Today Venus will pass between Earth and the sun, appearing as a small black dot moving across the sun's face. The transit of Venus is a rare event, and this afternoon will likely be your last chance to experience it—the next one won't happen until 2117.
From Pasadena, Venus will begin creeping across the sun at 3:06 p.m., and the transit will be visible until the sun sets at 8:02 p.m.
Caltech's Astronomy Outreach group will host a viewing event from 3:00 p.m. to 7:30 p.m. at the Cahill Center for Astronomy and Astrophysics on campus. Protective glasses will be available for spectators who want to watch the transit directly. The group will also set up three telescopes for a close-up view; two of them are reserved for guests who have signed up through the outreach group's website. Whatever you do, however, do not look directly at the sun, or your eyes will be severely damaged.
Live feeds from the solar telescope in Caltech's Linde + Robinson Laboratory, from telescopes atop Mauna Kea, Hawaii, and from NASA headquarters in Washington, D.C., will be shown on screens in the lobby of Cahill.
Starting at 3:15 inside Cahill's Hameetman Auditorium, Caltech astronomers will give a series of short talks. Gregg Hallinan, assistant professor of astronomy, will talk about his research on the sun and the history of the Venus transit. John Johnson, assistant professor of astronomy, and graduate student Tim Morton will discuss how planetary transits can help astronomers learn more about planets around other stars. For example, by giving astronomers a chance to see a planetary transit up close, the Venus transit will help astronomers better understand data from NASA's Kepler space telescope, which is searching for exoplanets that pass in front of their stars. Kepler has already found more than 1,000 possible planets.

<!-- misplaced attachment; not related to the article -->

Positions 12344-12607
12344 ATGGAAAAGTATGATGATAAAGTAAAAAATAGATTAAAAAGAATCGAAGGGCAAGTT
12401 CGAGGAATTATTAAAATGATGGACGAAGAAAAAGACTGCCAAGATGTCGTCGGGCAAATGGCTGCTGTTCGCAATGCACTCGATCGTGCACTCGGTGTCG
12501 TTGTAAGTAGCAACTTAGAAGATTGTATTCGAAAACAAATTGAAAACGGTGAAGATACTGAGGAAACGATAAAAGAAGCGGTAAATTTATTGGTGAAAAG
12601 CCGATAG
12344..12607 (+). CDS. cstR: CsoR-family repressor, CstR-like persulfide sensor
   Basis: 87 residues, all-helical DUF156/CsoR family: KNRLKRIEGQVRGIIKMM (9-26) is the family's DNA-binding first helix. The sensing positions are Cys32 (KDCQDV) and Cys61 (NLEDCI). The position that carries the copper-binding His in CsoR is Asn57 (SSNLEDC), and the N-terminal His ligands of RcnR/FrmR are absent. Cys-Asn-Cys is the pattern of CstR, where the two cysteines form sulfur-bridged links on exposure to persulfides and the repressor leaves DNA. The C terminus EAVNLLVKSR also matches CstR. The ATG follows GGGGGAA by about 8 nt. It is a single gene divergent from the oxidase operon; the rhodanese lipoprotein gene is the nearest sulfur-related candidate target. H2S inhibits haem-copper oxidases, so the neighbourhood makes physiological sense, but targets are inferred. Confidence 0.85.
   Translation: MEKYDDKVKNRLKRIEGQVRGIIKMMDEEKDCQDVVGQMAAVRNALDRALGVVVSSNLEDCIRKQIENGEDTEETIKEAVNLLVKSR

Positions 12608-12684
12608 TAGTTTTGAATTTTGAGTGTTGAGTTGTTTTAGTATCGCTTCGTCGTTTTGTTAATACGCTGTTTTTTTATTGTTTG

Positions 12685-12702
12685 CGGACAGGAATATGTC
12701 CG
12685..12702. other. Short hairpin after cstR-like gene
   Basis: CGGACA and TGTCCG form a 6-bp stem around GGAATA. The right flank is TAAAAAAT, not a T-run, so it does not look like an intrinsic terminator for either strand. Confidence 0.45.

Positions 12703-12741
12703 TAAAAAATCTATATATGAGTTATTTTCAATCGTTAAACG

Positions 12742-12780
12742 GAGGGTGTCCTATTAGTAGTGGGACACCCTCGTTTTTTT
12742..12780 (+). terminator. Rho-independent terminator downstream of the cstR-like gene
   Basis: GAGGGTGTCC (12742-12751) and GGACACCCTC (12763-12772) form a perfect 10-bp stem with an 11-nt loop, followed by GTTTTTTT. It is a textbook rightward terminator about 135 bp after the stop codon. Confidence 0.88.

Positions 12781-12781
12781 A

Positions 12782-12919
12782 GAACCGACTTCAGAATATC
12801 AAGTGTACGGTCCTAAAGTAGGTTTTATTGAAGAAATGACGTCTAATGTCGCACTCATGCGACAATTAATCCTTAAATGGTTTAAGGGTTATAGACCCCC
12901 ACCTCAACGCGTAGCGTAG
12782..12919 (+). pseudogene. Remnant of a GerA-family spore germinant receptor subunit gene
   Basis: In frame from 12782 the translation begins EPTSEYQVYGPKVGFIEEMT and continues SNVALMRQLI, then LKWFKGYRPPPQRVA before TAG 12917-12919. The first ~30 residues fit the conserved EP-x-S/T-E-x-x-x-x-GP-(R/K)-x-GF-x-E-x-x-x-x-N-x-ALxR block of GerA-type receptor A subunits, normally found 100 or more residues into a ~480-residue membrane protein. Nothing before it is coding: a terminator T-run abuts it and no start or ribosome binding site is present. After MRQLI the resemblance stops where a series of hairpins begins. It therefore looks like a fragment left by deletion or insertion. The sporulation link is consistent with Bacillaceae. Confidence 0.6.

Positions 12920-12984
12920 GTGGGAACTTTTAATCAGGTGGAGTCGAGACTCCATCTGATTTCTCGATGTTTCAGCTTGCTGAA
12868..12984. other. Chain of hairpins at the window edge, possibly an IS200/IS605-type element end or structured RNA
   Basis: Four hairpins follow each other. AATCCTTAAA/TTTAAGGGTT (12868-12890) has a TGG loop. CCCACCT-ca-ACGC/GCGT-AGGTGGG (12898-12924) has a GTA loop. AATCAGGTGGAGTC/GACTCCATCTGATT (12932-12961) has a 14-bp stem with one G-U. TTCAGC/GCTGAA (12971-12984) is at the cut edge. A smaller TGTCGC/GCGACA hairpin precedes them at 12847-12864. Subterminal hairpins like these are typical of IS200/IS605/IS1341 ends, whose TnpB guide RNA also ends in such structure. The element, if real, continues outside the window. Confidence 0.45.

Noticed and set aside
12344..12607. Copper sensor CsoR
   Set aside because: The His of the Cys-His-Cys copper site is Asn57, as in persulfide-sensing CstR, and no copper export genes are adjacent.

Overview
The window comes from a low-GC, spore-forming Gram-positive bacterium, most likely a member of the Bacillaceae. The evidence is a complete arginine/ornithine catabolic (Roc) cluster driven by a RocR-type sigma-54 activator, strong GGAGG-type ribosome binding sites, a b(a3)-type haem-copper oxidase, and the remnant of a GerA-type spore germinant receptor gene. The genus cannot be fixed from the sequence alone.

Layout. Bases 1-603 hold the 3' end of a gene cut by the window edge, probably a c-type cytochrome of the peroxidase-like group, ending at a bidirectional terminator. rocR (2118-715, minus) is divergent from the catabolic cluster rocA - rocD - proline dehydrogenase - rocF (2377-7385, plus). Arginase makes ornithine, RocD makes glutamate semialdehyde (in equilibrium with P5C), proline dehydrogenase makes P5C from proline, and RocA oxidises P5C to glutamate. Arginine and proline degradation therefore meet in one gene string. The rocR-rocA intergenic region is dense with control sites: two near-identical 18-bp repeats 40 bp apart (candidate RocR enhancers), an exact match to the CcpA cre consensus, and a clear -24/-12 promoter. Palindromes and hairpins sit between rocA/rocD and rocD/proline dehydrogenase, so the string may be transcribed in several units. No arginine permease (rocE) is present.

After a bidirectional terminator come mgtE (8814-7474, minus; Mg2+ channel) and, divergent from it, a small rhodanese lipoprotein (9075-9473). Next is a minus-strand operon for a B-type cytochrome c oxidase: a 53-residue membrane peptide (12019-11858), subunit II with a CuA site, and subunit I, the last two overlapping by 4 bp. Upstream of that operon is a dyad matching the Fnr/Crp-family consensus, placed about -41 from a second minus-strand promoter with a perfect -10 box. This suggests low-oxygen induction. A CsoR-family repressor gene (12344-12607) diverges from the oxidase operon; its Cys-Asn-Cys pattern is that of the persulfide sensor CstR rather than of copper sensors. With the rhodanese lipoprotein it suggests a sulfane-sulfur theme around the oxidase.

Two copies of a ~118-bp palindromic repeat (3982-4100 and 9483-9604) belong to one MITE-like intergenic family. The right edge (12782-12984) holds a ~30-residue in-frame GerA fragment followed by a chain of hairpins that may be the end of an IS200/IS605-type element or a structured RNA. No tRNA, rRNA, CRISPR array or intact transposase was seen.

When Venus crosses in front of the sun, its atmosphere will be visible as a thin ring of haze around the black disk. By studying how the Venusian atmosphere breaks up sunlight into its component wavelengths, astronomers may glean information that could help them probe the atmospheres of other planets.
Such a transit is a rare event because the plane of Venus's orbit is tilted with respect to Earth's orbital plane. Venus's last transit occurred in 2004, and they happen in pairs with intervals of eight years. The period between each pair, in turn, alternates between 105.5 and 121.5 years.
In addition to the event at Cahill, there will be a symposium in Robert P. Sharp Lecture Hall in 155 Arms from 3:30 p.m. to 5:00 p.m. Noel Swerdlow, a visiting associate in history, will talk about how scientists used the Venus transits in 1761 and 1769 to measure the size of the solar system. Andrew Ingersoll, professor of planetary science, will discuss the scorching hot Venusian climate. Finally, Heather Knutson, assistant professor of planetary science, will give an overview of what astronomers currently know about exoplanets and discuss some of the discoveries astronomers anticipate in the ongoing hunt for planets.
For more information about the event at Cahill, click here.